May 20, 2007 Posted by Chris Tingom Filed under Uncategorized
I found this tidbit in the Jacksonville.com web site. Thought it was worth sharing.
The enemy of fresh roasted coffee is oxygen, and as long as the coffee is desorbing CO2, oxygen cannot be absorbed. At approximately 10 days, coffee is completely degassed of CO2 and the coffee is beginning to stale. This process is similar to the yeast in bread. Once the yeast in bread degasses, the bread is stale and stiff. If only coffee would go stiff like bread, we would then have an obvious indicator of whether the coffee is stale or not.
How can you tell if coffee is stale? Once you open the bag, can, brick, pod or super-infused nitrogen hypersensitive krypton pouch and the last gasp of freshness escapes into the atmosphere, the coffee has the aroma of cocoa in a matter of hours. Not a sweet chocolate smell, but an odor of cocoa. If you brew stale coffee it has a bitter taste. Of course if you load your coffee with cream and sugar, salt and eggshells, you will never taste the stale coffee.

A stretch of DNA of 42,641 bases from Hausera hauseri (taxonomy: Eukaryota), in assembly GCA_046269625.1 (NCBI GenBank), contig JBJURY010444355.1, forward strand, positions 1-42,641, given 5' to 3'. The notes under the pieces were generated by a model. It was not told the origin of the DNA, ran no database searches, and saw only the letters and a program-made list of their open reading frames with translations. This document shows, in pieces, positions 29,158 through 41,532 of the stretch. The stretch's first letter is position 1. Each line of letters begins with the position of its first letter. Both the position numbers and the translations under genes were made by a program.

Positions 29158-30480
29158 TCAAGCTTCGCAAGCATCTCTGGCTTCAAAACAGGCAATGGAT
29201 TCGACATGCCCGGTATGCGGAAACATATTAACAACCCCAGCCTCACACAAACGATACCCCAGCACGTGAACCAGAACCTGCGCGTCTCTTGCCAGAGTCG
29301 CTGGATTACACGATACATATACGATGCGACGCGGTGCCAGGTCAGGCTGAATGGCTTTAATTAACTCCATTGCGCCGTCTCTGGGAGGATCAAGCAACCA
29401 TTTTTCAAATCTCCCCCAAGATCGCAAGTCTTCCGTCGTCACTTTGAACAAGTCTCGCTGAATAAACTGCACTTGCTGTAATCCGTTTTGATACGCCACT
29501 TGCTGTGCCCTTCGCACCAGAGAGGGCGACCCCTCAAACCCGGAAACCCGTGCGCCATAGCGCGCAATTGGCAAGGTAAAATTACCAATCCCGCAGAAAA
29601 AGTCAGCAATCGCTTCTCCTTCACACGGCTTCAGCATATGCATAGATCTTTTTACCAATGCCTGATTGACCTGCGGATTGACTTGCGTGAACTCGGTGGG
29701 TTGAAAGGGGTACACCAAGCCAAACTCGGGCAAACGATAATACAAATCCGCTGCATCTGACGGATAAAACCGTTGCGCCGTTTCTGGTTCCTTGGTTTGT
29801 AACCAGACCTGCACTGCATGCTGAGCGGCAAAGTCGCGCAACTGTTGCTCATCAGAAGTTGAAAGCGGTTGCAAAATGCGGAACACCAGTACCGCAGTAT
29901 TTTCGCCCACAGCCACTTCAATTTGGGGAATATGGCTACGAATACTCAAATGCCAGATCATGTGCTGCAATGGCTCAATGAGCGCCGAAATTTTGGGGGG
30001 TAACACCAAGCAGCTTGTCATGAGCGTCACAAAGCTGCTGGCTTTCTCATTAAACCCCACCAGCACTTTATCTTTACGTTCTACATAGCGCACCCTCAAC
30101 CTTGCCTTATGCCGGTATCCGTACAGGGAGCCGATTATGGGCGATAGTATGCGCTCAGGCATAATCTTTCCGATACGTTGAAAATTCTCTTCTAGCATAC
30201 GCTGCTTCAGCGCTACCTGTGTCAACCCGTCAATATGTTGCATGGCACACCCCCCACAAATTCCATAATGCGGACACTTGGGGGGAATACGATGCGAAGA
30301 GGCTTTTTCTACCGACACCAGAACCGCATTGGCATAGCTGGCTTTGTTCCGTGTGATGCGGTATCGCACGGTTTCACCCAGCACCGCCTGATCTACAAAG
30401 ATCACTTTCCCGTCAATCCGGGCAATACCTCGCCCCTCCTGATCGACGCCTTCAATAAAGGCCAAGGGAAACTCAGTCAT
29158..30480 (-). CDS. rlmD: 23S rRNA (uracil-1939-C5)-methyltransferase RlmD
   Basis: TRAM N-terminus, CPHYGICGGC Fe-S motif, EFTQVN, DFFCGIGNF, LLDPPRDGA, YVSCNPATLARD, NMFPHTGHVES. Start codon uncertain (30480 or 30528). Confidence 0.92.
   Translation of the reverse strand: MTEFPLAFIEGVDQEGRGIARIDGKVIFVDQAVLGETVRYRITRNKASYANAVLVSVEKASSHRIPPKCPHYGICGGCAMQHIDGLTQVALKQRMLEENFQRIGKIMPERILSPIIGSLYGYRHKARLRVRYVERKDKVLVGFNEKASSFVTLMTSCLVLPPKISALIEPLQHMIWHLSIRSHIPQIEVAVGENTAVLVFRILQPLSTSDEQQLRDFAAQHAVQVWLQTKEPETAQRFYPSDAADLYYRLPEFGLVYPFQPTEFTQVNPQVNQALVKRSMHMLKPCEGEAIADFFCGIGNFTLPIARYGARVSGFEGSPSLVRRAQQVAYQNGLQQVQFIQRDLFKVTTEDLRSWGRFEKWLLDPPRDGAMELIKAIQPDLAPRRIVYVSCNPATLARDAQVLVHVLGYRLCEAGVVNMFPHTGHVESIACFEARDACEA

To hide the stale coffee taste and to give the public a consistent sameness of taste and aroma, one of the tricks of the trade is to flavor the stale coffee with a coffee flavor. This is synonymous with coating week-old fish with a fresh-caught flavoring.
This is very popular in push-button coffee operations and a few national chains.
Coffee, if roasted correctly, has a mellow, sweet taste.
A single coffee bean should yield a spark of the caramelized sugars on the tip of your tongue. The portion of the roasted coffee to test this is the kernel within the husk of the coffee.
Don’t miss the third paragraph above, it’s a beauty!